Their diet consisted almost solely of vungure, a tasteless mix of cornmeal and beans that often didn’t have any oil or salt. Soldiers cooked the mixture over firewood in large steel vats that had been used for boiling clothes at the nearby hospital. The food made their stomachs knot up; many suffered from diarrhea. They ate once a day, at 11 o’clock, placing banana leaves in holes in the ground to use as plates. In the evening, they were given some tea with a little bit of sugar.

The commander of the camp was a tall, light-skinned Rwandan officer called Afande Robert,2 who spoke accented Swahili mixed with English. He was quiet but ruthless and feared by the recruits. They called him Mungu (“God”). After clearing the bush for the camp, Robert began the “introduction.” Kizito recalled, “If you lived through that, it was by God’s will.”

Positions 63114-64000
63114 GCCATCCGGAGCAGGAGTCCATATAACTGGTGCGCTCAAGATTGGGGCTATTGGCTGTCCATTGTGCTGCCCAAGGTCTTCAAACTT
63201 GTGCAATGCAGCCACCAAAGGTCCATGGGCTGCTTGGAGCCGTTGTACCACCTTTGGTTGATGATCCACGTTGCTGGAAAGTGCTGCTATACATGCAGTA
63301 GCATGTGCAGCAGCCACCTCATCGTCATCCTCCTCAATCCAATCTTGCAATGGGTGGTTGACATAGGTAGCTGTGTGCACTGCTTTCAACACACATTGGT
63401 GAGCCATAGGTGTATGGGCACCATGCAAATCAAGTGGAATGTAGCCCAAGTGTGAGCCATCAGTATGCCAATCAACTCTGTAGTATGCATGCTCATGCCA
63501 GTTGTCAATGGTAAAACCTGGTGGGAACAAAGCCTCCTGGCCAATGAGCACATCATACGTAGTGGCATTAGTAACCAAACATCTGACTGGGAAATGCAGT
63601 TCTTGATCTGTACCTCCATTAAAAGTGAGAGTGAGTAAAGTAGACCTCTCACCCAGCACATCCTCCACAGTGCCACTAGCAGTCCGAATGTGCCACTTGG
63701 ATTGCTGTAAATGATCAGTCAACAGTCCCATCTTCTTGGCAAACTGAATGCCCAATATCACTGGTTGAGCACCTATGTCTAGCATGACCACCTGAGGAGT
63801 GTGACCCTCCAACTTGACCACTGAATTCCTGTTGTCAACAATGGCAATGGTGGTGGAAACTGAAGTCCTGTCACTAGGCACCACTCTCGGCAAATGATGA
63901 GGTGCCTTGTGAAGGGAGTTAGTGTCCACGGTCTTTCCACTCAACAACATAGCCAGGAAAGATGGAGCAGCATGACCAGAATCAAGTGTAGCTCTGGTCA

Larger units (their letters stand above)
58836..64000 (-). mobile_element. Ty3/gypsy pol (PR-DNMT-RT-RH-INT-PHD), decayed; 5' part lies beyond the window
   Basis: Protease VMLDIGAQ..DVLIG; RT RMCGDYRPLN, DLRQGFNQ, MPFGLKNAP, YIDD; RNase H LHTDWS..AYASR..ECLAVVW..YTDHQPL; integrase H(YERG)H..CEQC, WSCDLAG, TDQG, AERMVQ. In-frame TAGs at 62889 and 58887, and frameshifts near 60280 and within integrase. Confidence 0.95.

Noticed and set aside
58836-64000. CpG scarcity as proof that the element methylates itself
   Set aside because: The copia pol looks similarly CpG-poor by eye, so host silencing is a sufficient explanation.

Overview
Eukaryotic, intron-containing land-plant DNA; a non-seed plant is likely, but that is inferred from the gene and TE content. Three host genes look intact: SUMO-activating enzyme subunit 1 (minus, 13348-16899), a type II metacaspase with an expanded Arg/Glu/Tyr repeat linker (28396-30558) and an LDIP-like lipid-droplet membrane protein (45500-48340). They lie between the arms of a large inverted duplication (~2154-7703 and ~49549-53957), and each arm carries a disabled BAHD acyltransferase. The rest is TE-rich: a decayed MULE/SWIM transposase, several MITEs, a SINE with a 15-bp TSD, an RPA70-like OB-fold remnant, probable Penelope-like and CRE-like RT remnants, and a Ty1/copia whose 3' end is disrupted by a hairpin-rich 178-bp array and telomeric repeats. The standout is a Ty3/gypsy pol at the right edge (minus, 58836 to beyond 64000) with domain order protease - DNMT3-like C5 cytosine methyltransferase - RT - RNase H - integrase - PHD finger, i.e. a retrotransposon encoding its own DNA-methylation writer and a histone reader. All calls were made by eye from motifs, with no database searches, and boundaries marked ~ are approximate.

The introduction was a hazing ceremony that consisted of three days of grueling exercises on the training pitch. The recruits, or bakurutu in the local slang, were divided into groups of twenty-five and surrounded by circles of Tutsi soldiers with long canes. Robert would then yell out “Roll around!” or “Snake forward!” and the soldiers would descend on them and begin beating them. Viringita was one of the worst exercises. Next to the pitch was a waist-deep swamp, thick with reeds. The recruits were ordered to get into the water and do somersaults as fast as they could as the soldiers beat them and insulted them. Kizito saw youths have their eyes poked out and noses broken; some were knocked unconscious by the thrashing.

Parts of the hazing were bizarre. In one exercise, called “drinking beer,” recruits would stand on one leg and put one arm under the other leg and their finger in their mouth. “Maintain position for ten minutes,” the order would come. In another exercise, they were forced to roll around on the ground as fast as they could for several minutes, after which their squad commander would yell, “Run!” and they would spurt off vertiginously in all directions, banging into each other. In another exercise, a commander would tell a group of sixty recruits to fetch a stick he threw in the middle of the pitch. “The first to get it doesn’t get beaten!”